In 1993 seven Justices signed a Statement of Recusal Policy (SRP, available from the Court by snail mail); David Souter and Harry Blackmun declined to sign — the latter was succeeded in 1994 by (non-signatory) Stephen Breyer. The SRP focused on relatives of the Justices practicing in a law firm having a case before the Court. The Justices stated:
In this Court, where the absence of one Justice cannot be made up by the presence of another, needless recusal…produces the possibility of an even division on the merits of the case, and has a distorting effect upon the [appeals] process by requiring the petitioner to obtain….four votes out of eight instead of four out of nine….Absent some special factor, there, we will not recuse ourselves by reason of a relative’s participation as a lawyer in the earlier stages of the case. One such special factor…would be the relative’s functioning as the lead counsel below….
Is what Harriet Miers has done for the President as White House Counsel a “special factor” per the SRP? Herewith her answer to the Senate Judiciary Committee’s Questionnaire, Question 15(b) (link above):
The Counsel to the President is the chief legal advisor to the President and the White House. I, and my office, provide advice on a broad range of matters implicating constitutional, statutory and regulatory law, including the constitutionality of proposed regulations and statutes, constitutional prerogatives of the executive branch, legal policy, international law and treaty obligations, ethics, national security, executive appointments, and judicial nominations.
Miers would face recusal requests not about the work of a relative, but about her own work. As “chief legal advisor” she is the equivalent of at least a co-lead counsel in a court case. Surely she, to an asymptotic certitude, has advised her government client on major cases now wending their way through the federal judicial system. Above all, note her stated intent to comply with “both the spirit and letter” of the law. Then read the plain statutory language of 28 U.S.C. sec. 455(b):
A [judge] shall disqualify [herself] where she has served in governmental employment and in such capacity participated as counsel, adviser…concerning the proceeding or expressed an opinion concerning the merits of the particular case in controversy.
Can [she] still refuse to recuse? Yes. The nice thing about being a Supreme is that you get to do pretty much anything you want. Recusals up there are rare. Miers could simply state that in her view 455(b)(3) does not cover anything she worked on at the White House. But many will see otherwise, and there will be a high price paid: the reputation of the Court — and her own, as well.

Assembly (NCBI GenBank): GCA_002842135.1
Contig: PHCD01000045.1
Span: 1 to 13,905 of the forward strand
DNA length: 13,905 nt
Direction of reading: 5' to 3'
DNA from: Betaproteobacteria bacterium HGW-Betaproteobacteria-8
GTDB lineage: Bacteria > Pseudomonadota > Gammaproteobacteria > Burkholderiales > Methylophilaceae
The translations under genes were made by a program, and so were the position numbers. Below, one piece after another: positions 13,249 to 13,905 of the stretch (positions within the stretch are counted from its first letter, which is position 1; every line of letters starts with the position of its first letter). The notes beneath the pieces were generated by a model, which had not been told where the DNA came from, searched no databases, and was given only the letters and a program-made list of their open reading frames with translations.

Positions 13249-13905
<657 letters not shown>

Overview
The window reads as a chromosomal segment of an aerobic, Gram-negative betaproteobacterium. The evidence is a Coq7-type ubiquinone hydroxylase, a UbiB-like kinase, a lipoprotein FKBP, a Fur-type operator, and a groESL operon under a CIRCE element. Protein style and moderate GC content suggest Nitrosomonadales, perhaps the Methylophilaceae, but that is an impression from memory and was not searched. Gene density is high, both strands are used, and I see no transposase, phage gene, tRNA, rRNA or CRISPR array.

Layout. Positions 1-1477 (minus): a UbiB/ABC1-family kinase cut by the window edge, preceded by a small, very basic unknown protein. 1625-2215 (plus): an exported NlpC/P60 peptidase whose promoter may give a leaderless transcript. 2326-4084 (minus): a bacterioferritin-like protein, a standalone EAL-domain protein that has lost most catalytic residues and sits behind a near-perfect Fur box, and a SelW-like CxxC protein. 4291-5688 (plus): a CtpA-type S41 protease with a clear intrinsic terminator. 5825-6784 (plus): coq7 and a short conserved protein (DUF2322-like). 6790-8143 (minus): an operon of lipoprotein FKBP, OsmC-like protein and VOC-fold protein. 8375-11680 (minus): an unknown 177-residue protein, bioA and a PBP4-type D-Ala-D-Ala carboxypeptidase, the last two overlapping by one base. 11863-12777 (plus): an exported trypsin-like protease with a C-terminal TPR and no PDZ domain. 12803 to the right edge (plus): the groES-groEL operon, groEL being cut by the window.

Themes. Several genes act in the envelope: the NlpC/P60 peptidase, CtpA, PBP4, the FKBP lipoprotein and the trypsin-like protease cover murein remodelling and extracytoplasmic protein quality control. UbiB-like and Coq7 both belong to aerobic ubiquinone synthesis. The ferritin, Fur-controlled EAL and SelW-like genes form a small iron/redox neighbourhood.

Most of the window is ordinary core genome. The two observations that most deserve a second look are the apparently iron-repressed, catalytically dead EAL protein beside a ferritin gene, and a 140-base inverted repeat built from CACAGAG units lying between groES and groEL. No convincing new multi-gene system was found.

Scalia’s 2003 recusal — for simply having made an offhand remark at a private event — seems strong precedent for Miers, as to cases on which she rendered formal legal advice to the President. Scalia’s recusal was under the purely discretionary section of the statute, whereas Miers faces calls for recusal per the mandatory section. It is hard to see how she credibly evades this.
My Oct. 6 article identified a key war case (Hamdan v. Bush, decided 7/15/05) involving applicability of the Geneva Conventions to terror detainees. The Bush Administration will likely lose the case if Miers recuses herself, as Chief Justice John Roberts, who helped decide the appellate case, must recuse himself. This would cost the government the case, as four Justices are virtually certain to vote to apply Geneva norms to detainee questioning and treatment, making at least four out of seven votes to reverse. Such would then rule out such uninteresting inquiries as: “Do you know of any WMD terror plots?” “Can you tell us about al-Qaeda’s surviving command structure?” Geneva allows but four questions: name, rank, serial number and yes, birth date. That’s it. Are we really ready to deprive ourselves of potentially vital intelligence of a future WMD strike?
The present Court is simply not solid enough on war cases to sacrifice two votes on a major case, and one vote on many such cases. Unless Harriet Miers can provide assurance that she can sit and hear key war-related cases, on that ground alone she must be rejected by the Senate.
Notice to Readers: The American Spectator and Spectator World are marks used by independent publishing companies that are not affiliated in any way. If you are looking for The Spectator World please click on the following link: https://spectatorworld.com/.